When I first moved up to Dublin in the summer of 2017, I was staying with my sister in Templeogue. It was a short-lived, two week stay on the couch in her one bedroom apartment but the place really grew on me. We were getting our classic, peak May Summer weather. We knew it wouldn’t last long and we knew we had to make the most of it.
After my first day of trying to navigate my way around Dublin City, I got a text from my sister asking if I wanted to go for a drink near home at 7. Absolutely, I was parched from the heat and even more thirsty from putting miles on myself, walking in the wrong direction somewhere between Wexford Street and Portobello.
“The Morgue?,” she text me. I was like are you well? That sounds like the least exciting place to be in 20 degree heat.
“Well, you pick a place then,” she said. She had me there, I didn’t know any other places.
And unbeknownst to myself at the time, I had passed through The Morgue on several occasions when heading on one of my many adventures on the M50 to the west.
It looked grand from the outside tbh. No great shakes, it never drew my full attention while driving but it gave off that vibe that if you were looking for a pint, it would be do – but it wouldn’t be your first choice.
Situated right beside a bookmakers, the horse racing channel was on in the background. The place looked kind of dark on the inside and the standard high stool set-up at the bar screamed that this was not a place that people came just for the one pint.
We ordered the drinks at the bar and looking around, there was plenty of empty seats and I pointed my finger towards the corner where there was a two-seater.
“We’re going outside, ya dope.” I didn’t know there was an outside to the place. Being honest with you, I wasn’t expecting there to be any sort of exterior to the pub, nevermind such a nice one.
I could understand why there was so much free room inside now, because everyone else was outside. There was no pointing of fingers and deciding where to sit, there was only one table left and if we thought about it for too long, it’d be snapped up.
We were in a two-seater and the sun was beaming down right on top of us. Legs stretched out, t-shirt made sleeveless, if this is what working life is like in Dublin – do a bit during the day, drink a bit in the sun in the evening – I never want to move home.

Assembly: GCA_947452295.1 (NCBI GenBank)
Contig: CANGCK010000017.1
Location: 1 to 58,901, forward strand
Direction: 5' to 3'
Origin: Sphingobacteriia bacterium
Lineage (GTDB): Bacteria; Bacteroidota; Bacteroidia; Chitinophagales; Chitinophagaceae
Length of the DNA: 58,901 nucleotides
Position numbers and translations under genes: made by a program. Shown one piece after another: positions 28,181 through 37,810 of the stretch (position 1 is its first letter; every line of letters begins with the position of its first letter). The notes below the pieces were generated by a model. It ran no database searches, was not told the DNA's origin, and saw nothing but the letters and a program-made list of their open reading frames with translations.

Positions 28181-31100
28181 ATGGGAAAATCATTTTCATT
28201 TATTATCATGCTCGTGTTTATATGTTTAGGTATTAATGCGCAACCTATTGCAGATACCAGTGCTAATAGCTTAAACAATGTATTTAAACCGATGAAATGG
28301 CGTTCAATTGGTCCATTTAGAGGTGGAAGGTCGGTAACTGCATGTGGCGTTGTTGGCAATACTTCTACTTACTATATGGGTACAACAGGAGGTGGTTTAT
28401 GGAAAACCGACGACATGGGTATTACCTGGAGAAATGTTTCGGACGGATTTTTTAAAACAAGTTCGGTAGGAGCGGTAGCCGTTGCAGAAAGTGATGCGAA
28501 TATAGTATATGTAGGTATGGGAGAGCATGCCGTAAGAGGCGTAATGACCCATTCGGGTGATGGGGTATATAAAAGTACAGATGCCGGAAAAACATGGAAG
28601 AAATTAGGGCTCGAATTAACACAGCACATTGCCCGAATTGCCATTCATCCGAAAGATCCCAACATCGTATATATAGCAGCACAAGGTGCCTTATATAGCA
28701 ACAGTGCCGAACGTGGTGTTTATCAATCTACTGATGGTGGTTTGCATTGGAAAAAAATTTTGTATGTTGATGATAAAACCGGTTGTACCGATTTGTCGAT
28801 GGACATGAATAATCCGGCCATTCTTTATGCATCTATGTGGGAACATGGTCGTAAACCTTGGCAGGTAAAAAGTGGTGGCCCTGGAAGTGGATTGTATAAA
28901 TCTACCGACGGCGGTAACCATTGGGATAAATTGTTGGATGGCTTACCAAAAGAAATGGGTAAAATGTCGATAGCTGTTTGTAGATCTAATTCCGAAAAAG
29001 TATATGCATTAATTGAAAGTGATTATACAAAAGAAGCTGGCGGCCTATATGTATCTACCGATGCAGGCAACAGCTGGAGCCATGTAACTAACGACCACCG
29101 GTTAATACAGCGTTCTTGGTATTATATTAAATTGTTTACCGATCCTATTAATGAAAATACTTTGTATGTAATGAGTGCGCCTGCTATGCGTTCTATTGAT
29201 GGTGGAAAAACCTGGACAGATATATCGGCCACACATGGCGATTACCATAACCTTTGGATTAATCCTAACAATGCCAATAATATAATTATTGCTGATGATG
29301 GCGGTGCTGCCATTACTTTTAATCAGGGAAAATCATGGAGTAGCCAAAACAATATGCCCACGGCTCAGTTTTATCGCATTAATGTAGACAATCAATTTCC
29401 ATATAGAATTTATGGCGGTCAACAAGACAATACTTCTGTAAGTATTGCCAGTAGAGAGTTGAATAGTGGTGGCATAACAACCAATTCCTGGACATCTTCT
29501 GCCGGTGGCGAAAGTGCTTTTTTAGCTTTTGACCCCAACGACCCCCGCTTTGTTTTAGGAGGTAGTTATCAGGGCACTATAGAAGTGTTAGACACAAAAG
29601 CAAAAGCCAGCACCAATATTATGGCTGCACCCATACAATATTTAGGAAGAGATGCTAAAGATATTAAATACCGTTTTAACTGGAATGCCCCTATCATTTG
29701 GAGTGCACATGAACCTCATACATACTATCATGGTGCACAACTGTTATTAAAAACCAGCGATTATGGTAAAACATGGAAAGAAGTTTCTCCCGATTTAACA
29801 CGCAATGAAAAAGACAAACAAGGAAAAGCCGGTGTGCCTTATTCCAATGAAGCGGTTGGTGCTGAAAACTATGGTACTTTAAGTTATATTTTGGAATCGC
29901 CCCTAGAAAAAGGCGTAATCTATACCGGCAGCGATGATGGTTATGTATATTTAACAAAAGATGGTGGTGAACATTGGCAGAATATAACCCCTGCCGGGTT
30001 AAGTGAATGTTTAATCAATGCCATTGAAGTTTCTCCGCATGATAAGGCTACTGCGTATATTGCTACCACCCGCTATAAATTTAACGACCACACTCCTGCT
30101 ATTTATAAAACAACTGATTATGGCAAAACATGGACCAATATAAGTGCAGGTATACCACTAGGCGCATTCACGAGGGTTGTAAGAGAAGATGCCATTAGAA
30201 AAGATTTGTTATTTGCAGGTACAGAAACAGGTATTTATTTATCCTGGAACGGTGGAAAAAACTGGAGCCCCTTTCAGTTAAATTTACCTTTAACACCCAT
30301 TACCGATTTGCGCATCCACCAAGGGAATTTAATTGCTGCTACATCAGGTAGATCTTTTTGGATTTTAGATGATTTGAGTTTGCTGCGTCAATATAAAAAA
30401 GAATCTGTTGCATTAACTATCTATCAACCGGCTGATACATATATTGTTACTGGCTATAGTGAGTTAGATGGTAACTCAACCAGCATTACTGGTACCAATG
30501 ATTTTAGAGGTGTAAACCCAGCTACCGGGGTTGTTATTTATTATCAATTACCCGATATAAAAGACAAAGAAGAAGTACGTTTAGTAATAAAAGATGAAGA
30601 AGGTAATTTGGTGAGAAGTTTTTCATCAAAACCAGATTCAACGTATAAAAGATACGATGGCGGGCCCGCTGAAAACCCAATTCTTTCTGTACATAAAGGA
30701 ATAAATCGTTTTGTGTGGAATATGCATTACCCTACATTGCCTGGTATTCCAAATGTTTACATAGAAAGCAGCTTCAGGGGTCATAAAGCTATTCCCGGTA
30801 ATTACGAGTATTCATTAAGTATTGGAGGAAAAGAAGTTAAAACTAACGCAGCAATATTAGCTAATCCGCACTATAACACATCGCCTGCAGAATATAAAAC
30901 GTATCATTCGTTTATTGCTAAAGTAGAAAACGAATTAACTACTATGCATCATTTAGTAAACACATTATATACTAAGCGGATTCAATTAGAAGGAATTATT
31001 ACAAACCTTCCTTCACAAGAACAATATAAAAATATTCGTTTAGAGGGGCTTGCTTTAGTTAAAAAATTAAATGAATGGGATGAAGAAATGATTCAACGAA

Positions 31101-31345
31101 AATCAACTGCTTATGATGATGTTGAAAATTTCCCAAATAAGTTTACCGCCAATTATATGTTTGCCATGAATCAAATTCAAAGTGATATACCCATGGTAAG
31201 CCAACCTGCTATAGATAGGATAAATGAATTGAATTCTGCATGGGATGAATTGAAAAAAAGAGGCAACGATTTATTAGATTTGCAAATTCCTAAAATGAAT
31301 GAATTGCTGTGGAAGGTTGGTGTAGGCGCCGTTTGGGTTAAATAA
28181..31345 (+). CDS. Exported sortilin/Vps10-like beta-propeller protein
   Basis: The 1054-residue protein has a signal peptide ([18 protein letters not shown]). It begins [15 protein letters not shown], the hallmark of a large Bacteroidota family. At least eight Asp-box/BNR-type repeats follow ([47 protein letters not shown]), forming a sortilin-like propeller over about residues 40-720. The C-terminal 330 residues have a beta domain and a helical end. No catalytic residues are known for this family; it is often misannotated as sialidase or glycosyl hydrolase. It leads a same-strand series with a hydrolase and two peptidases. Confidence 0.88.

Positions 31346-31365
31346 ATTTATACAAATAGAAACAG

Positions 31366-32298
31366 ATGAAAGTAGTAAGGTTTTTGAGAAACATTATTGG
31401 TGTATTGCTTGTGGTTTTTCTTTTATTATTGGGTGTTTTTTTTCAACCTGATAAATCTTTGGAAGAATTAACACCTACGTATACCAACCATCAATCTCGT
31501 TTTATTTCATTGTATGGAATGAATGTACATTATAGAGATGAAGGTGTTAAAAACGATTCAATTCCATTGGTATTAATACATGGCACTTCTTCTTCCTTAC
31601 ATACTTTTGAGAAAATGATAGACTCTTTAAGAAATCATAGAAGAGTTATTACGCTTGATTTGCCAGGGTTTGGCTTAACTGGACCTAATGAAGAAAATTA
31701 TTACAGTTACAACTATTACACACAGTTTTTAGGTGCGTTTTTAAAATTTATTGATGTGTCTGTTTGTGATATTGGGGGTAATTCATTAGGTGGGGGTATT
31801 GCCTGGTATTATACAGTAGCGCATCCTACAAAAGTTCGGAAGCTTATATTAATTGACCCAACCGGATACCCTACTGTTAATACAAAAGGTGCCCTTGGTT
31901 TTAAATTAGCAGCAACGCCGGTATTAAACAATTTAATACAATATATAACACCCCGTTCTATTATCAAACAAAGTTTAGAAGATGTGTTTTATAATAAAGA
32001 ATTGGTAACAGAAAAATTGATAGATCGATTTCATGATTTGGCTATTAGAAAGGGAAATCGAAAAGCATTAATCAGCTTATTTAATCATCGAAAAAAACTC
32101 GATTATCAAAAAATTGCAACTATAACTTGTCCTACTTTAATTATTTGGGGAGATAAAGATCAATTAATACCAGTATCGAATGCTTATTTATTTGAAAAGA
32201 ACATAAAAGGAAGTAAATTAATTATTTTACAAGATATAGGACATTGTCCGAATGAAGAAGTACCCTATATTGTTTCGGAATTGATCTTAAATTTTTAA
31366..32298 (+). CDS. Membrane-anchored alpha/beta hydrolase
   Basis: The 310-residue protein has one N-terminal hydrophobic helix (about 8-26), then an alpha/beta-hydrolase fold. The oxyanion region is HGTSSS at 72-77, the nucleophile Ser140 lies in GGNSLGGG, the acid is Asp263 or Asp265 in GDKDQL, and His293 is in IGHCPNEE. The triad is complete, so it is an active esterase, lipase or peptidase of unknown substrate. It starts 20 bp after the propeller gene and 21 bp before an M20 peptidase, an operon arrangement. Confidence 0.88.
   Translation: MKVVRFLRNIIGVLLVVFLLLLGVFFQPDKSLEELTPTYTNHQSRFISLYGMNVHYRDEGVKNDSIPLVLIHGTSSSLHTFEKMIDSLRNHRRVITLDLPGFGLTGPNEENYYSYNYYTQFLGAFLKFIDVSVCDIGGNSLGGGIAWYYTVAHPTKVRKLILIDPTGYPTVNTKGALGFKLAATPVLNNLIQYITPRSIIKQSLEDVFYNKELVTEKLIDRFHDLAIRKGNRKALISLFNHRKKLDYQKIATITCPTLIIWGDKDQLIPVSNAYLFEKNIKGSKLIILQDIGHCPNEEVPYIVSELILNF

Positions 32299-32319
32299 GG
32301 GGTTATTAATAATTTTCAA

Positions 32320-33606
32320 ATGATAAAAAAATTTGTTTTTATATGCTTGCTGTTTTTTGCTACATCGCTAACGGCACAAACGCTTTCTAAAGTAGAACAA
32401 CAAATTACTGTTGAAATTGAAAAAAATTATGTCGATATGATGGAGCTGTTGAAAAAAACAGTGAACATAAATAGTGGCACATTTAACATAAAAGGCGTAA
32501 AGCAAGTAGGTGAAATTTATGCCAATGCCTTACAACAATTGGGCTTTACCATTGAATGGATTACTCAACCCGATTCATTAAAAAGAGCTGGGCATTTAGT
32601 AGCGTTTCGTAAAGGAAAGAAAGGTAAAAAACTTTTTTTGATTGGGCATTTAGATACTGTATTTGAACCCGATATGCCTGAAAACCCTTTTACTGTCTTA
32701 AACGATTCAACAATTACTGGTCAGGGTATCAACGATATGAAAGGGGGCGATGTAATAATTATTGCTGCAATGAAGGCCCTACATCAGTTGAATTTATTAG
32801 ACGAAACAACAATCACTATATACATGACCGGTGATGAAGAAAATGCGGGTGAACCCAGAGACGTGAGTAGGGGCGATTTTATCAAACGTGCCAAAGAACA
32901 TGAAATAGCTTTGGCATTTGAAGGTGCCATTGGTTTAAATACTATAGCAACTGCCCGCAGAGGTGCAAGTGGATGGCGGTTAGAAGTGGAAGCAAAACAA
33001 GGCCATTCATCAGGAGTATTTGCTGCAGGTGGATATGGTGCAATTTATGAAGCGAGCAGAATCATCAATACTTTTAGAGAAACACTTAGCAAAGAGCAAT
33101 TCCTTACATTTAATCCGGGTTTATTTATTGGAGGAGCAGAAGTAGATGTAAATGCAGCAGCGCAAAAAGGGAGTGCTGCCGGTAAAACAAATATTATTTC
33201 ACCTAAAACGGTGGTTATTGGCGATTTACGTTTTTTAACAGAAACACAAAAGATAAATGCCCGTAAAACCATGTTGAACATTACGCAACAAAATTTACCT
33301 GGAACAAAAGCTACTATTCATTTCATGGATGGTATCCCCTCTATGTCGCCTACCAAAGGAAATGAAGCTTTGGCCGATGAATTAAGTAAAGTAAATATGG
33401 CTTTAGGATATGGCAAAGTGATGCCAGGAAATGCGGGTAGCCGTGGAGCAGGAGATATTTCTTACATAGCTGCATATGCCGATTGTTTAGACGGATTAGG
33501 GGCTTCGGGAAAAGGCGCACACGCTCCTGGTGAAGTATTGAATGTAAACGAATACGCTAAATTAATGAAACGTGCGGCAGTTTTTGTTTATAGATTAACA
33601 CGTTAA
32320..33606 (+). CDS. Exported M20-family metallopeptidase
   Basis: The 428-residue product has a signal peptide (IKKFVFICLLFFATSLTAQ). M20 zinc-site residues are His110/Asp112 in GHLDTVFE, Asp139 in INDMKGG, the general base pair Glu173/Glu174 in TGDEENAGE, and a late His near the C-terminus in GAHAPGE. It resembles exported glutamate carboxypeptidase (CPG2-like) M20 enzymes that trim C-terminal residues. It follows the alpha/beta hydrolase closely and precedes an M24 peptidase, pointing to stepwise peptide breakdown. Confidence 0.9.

It was obvious that people had rushed here straight from work because you could see the regret on their faces for not changing out of their suits. Absolutely sweating buckets and that was just the people in the shade. As for us, we lasted about three drinks and tipped on home just as the sun was losing its heat. At one stage, I went to scratch the top of my back only to feel the radiator-type heat which was resting on my neck. I knew I’d be sore in the morning.
It became our regular spot for the brief period that we lived with each other and when our parents came up for a week-long visit in July, even though I was now living down the road in Kimmage, I was now the one sending “The Morgue?” message into the family group chat, getting the same response from my father as I had sent my sister two months previous.
Thankfully, this time we were early and got a bench in the shade. Getting burnt easily runs in the family and if all four of us had sat out in the sun, the photos from our fun weekend in Dublin would look like something from Dougal’s holiday portfolio…
We don’t often get together as much as we’d like to anymore so when we do, we kind of do the dog on it. We were on the benches until 8 or 9 and when the Irish summer chill came our way, we decided to pull plant and head inside.
As you’ll remember me saying above, my first impressions of the inside didn’t set my world but I must say, it was a different sort of vibe in the night time.
We had some grub and refueled for the second part of the night…
And when we came back into the pub part of ‘The Morgue’, and picked out a little snug where the four of us could sit, I knew I had judged the book by the cover too soon.
The Guinness was mighty and the service was even better. The barman came down collecting glasses and started having the craic with us and from then on, every time he spotted empty glasses, he had the next round on.
It was just a nice, quiet area where we got to catch up with each other, a place which would have been impossible to find if we had opted for town instead.
The gloriousness of the outdoor area in The Morgue followed by the comfiness of the inside makes for too easy of a transition between “we’ll go for after work drinks” to “how is it 12am?”
The only thing that’s missing from their ‘beer garden’ is the inclusion of a television. But, I am only saying that because I could imagine myself being here watching the GAA or the Premier League, soaking up the rays and the pints.
However, it would kill the vibe a bit. One of the nice things about the beer garden is that the only noise is the chatter of other conversations. Add a TV into the mix and you’ll have shouting and roaring and talks about Black Cards and dives and I’d probably be one of the main culprits.
And, as summer peeps its head out from under the covers again, I’m looking forward to heading back to The Morgue. I haven’t been there since the end of July but weather permitting, I plan to set up camp there a lot this summer.
Plus, it’s the only time in your life that you’ll be able to say that you had “great craic” in, or was “absolutely pissed” when you left, a Morgue.